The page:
RBS boss Ross McEwan quits after turnaround of part-nationalised bank
Chief executive to step down when successor is found after five-and-a-half testing years at helm
Royal Bank of Scotland boss Ross McEwan has resigned after five years at the helm of the part-nationalised bank.
He will work his 12-month notice period until a replacement has been found, RBS announced on Thursday ahead of its annual general meeting in Edinburgh.
Mr McEwan helped to refocus the slimmed-down bank on UK high street lending after a period of massive global expansion that ultimately led to RBS’s demise during the financial crisis.
His strategy helped to turnaround the bank, which turned its first annual profit in a decade last year. He also faced a number of scandals, including the bank’s systematic poor treatment of thousands of struggling small businesses.
Mr McEwan said: “After over five-and-a-half very rewarding years, and with the bank in a much stronger financial position, it is time for me to step down as CEO.”
He added: “It is never easy to leave somewhere like RBS.
“However, with much of the restructuring done and the bank on a strong and profitable footing, I have delivered the strategy that I set out in 2013 and now feels like the right time for me to step aside and for a new CEO to lead the bank.”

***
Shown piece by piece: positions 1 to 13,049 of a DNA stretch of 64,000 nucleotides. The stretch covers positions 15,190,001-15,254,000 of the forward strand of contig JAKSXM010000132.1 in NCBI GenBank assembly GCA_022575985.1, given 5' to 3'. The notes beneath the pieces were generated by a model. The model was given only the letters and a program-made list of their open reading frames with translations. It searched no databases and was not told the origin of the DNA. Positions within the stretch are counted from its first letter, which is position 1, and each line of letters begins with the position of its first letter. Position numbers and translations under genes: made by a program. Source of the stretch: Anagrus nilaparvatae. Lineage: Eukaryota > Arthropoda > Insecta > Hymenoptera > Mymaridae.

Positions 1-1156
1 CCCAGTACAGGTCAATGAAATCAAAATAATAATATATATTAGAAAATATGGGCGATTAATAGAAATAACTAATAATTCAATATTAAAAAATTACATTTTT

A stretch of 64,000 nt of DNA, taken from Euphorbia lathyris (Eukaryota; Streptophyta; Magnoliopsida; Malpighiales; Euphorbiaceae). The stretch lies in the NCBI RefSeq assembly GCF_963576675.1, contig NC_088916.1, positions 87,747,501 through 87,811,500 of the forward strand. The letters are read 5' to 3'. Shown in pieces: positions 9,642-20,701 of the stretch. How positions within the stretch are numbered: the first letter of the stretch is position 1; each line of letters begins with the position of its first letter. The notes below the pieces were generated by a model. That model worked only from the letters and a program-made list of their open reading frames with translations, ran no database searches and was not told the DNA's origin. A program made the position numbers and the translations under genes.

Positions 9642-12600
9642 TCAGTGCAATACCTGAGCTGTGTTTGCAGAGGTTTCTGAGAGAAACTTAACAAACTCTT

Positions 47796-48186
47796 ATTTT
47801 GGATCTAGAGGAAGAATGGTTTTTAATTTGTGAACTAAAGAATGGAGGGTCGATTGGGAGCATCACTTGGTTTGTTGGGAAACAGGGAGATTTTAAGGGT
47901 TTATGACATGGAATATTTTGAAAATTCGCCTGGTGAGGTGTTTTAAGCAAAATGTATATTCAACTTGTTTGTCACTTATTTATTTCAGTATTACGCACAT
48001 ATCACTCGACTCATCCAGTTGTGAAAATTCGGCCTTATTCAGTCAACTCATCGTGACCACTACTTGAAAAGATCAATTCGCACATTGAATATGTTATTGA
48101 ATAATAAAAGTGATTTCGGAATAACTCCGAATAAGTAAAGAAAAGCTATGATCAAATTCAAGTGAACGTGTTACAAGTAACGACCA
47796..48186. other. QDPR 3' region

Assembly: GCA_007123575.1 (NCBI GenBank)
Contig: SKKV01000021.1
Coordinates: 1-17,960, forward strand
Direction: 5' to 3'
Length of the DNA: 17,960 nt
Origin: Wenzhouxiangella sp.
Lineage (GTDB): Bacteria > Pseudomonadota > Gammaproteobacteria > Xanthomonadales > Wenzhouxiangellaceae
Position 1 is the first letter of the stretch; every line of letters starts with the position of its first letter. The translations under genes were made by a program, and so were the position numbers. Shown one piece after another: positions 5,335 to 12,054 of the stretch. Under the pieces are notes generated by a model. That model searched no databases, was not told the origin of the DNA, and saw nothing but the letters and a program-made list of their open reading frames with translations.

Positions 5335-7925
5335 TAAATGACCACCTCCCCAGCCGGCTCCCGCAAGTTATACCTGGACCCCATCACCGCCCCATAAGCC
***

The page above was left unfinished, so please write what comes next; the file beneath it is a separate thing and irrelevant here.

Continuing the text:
Chairman Howard Davies said in a statement: “For the past five-and-a-half years, Ross has worked tirelessly to make the bank stronger and safer, and played the central role in delivering a return to profitability and dividend payments to shareholders.”
Mr Davies said the search for Mr McEwan’s successor will start immediately.
“The board and I are grateful for the huge contribution Ross has made in one of the toughest jobs in banking,” he added.
“His successful execution of the strategy to refocus the bank back on its core markets here in the UK and Ireland has helped to deliver one of the biggest UK corporate turnarounds in history.”
RBS is expected to face a shareholder rebellion on Thursday over Mr McEwan’s £350,000 annual pension contributions. The payments amount to 35 per cent of his basic salary compared with the 10 per cent typically paid by RBS into its staff pension pots.
Taxpayers still own 62.4 per cent of RBS, more than a decade after the government stepped in to save the lender from collapse.
The government has faced criticism for pressing ahead with plans to sell off its stake at a multibillion-pound loss for the public purse.
RBS has only now begun to benefit taxpayers, having delivered a second straight year of profitability.
The lender saw bottom-line profits more than double from £752m last year to £1.6bn, resulting in a near £1bn windfall for the taxpayer.